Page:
It’s unusual, but occasionally you might find yourself in the situation of having to deal with an employee who has effectively gone AWOL, absent without official leave, in other words hasn’t turned up for work, or has left work, with no reason given and no explanation.
So if this happens what should you do? Here are our key steps to dealing with unexplained absence of this nature.
1. Consider the circumstances.
The reasons for the absence may make a big difference in terms of how you handle it. Ask yourself the following questions and take the answers into account when deciding on an appropriate course of action.
- What is the employee’s general attendance record like?
- Are you aware of any personal problems, difficulties at home, or health problems?
- Have there been any disagreements or disputes involving the employee in the workplace recently?
- Is there any reason to believe he/she might be being bullied at work?
- Is there anything particularly stressful or difficult happening at work at the moment?
- Does the absence coincide with dates that were refused for holiday or other leave?
2. Get in touch
Obviously you will try and get hold of your employee when he/she doesn’t turn up, usually by ringing their mobile phone. We’d recommend ringing rather than texting or emailing in the first instance. Give all the numbers you have for the employee a try and make sure you record any and all attempts made to contact him/her, and leave messages if the opportunity arises rather than hanging up when there is no answer.
The next step would be to contact any emergency contact details you have for the employee, or any relatives or friends you are able to reach. You will need to consider the circumstances in order to ascertain when is an appropriate time to do this.
For example if you refused a requested day off and the employee doesn’t turn up on that day, you may decide that the most likely scenario is that the employee has taken the leave anyway, and getting in touch with emergency contacts might be unnecessary. On the other hand if you are aware of personal or health problems or have any reason to be immediately concerned about the employee, you might want to start ringing emergency contacts straightaway.
On the second day you should try contact on all available avenues again, and if you don’t manage to make contact you may want to consider writing formally to the employee ensuring they are clear about the consequences of continued failure to make contact and setting a deadline for doing so.
The tone of this letter will depend very much on the circumstances, and whether you have any reason to be concerned about the employee’s welfare. Frequently, attempts to make contact including getting in touch with relatives or friends do elicit some kind of information about possibilities to give you a bit of guidance in this area. If relatives are very concerned for his or her wellbeing or have an idea where he or she is, that will help you decide whether a letter is appropriate and what tone it should take.
If contact with others elicits some evidence that the employee is genuinely missing, rather than just not turning up for work, you may wish to contact the police. Police are not usually immediately concerned if a healthy adult decides to go off somewhere, but logging your concern is no bad thing if you feel in the circumstances it is appropriate.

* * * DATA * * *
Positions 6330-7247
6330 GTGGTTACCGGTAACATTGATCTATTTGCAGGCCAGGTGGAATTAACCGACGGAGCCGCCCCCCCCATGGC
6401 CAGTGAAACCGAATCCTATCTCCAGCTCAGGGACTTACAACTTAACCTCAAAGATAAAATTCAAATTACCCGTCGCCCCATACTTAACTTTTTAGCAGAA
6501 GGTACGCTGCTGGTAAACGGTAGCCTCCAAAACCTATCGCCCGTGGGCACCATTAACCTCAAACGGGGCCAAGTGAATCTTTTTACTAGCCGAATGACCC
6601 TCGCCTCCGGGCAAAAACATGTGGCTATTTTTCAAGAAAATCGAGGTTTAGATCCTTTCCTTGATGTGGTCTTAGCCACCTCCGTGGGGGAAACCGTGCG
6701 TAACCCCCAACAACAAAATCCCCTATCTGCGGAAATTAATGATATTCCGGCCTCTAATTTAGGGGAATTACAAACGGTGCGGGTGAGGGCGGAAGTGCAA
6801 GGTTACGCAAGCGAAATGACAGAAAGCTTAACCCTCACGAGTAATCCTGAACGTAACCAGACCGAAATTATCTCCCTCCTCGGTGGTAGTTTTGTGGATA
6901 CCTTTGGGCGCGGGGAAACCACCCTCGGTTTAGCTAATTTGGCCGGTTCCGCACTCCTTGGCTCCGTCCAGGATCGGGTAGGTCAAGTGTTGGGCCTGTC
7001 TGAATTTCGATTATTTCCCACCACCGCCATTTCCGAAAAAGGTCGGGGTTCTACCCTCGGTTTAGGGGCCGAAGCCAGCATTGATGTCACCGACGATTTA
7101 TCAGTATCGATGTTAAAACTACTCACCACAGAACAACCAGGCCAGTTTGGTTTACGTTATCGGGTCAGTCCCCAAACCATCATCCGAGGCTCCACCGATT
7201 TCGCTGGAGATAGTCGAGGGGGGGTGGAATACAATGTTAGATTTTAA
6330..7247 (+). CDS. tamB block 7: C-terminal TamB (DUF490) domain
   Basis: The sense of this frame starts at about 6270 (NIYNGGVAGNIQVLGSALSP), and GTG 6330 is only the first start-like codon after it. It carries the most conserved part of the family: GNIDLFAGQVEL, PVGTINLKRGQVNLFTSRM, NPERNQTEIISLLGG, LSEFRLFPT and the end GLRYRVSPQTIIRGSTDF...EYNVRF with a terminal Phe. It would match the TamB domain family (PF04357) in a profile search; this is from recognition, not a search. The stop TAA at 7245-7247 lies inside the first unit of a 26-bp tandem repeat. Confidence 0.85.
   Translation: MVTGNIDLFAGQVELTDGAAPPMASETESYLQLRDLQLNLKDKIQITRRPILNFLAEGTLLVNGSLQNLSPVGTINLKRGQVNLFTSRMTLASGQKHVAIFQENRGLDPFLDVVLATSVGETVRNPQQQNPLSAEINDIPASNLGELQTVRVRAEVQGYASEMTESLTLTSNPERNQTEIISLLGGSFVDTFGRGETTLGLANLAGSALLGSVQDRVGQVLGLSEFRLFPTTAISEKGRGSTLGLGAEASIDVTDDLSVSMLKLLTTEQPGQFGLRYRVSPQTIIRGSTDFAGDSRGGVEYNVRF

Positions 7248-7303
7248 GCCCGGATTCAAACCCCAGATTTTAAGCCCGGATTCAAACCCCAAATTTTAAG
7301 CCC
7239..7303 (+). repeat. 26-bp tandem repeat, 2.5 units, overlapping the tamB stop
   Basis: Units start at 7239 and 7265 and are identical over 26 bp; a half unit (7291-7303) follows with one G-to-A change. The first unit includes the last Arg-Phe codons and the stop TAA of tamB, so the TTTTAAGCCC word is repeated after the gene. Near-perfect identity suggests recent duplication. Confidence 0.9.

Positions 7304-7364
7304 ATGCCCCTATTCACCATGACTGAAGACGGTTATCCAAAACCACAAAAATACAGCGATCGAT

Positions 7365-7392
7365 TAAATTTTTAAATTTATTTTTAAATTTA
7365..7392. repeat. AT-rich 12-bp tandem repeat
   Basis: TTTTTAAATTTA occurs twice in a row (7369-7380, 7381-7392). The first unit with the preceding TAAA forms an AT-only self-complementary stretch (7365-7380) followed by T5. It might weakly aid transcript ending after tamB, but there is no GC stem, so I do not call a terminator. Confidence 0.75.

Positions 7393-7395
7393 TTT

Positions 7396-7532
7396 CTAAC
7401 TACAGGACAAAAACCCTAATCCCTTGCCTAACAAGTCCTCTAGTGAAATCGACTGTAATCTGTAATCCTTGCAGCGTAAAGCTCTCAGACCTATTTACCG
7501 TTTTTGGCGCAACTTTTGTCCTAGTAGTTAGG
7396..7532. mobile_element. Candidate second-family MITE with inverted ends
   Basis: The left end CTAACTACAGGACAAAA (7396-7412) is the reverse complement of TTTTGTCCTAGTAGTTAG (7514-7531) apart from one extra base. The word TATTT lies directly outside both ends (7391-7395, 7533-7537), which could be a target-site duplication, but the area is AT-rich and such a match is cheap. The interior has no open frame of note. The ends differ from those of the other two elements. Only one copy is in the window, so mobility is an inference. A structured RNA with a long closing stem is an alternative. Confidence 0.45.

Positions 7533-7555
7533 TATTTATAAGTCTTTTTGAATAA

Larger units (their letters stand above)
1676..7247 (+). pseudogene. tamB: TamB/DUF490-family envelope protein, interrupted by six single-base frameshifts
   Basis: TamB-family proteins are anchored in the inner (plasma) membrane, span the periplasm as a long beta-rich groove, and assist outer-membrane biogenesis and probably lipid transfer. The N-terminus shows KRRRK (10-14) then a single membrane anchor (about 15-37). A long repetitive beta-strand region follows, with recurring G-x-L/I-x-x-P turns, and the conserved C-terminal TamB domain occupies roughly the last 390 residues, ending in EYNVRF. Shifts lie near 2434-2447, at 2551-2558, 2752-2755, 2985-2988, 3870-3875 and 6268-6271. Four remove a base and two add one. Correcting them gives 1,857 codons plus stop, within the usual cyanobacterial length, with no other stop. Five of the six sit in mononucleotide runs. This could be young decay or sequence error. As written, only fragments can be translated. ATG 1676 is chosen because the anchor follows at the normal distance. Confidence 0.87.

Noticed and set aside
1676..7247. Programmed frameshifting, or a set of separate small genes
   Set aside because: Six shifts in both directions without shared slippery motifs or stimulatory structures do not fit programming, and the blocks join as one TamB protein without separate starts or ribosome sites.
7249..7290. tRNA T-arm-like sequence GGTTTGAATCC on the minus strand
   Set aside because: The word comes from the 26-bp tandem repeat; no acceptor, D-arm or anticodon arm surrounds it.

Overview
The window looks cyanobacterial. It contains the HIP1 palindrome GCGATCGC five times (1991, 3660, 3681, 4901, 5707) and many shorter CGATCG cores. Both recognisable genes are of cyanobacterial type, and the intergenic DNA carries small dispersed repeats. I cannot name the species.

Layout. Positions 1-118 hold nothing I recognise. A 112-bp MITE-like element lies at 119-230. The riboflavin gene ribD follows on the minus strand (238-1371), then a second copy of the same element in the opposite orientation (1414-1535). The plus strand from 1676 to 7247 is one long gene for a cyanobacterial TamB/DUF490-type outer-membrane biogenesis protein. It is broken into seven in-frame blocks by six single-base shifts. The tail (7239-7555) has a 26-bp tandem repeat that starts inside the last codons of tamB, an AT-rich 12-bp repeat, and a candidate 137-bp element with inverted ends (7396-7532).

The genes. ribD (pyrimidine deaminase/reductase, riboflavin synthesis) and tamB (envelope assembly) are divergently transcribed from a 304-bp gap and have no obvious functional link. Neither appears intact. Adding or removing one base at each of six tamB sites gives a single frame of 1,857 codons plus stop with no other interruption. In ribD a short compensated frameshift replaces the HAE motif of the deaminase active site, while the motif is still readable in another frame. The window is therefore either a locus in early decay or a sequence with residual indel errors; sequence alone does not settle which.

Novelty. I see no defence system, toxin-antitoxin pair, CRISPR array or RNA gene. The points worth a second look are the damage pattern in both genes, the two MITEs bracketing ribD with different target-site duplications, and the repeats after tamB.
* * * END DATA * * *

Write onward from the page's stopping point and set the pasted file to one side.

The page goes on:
3. Don’t assume the employee has resigned
This is a common approach by an employer; to communicate to the missing employee that by not turning up to work they are deemed to have resigned. Of course it may be that they do in fact have no intention of returning to work at all, and therefore have for all intents and purposes resigned, but withdrawal of labour would not under normal circumstances be considered by a tribunal as being sufficient to constitute a resignation, as an express intention to resign needs to be have been communicated.
Assuming resignation would therefore usually be construed by a tribunal as a dismissal, so bearing this in mind, you should take the appropriate steps for a dismissal rather than assuming a resignation. The employee’s actions can certainly be taken as a breach of contract, and provided you can demonstrate that you’ve made reasonable attempts to make contact, have made clear to the employee the consequences of their actions, and invited them to a disciplinary hearing to put forward an explanation, a dismissal is likely to be considered a reasonable response.
4. Investigate when the employee does return to work
Obviously in circumstances where the employee hasn’t actually gone missing, but has just taken a day or days unauthorised leave, but then returned to work, you need to consider how to deal with them on their return. Unauthorised absence is potentially a serious disciplinary issue, but it may depend on the circumstances. When the employee returns to work, interview them and request an explanation. Depending on what the explanation is, you may feel that further support is appropriate, or that disciplinary action is the correct response.
5. Take disciplinary action
Assuming you investigate reasons for the absence, and there are not welfare/health or personal reasons for the absence which lead you to take a more lenient line, disciplinary action for unauthorised absence is a perfectly reasonable and appropriate response. Follow your disciplinary procedure as usual, making sure the employee has the opportunity to be represented by a colleague or trade union official, and to put forward a defence or mitigating circumstances.
Depending on to what extent the employee was clear about how unacceptable their absence was, on the circumstances surrounding the absence and on the length of the absence, taking unauthorised leave could be a gross misconduct offence.
If you have any further queries and need some advice, do get in touch.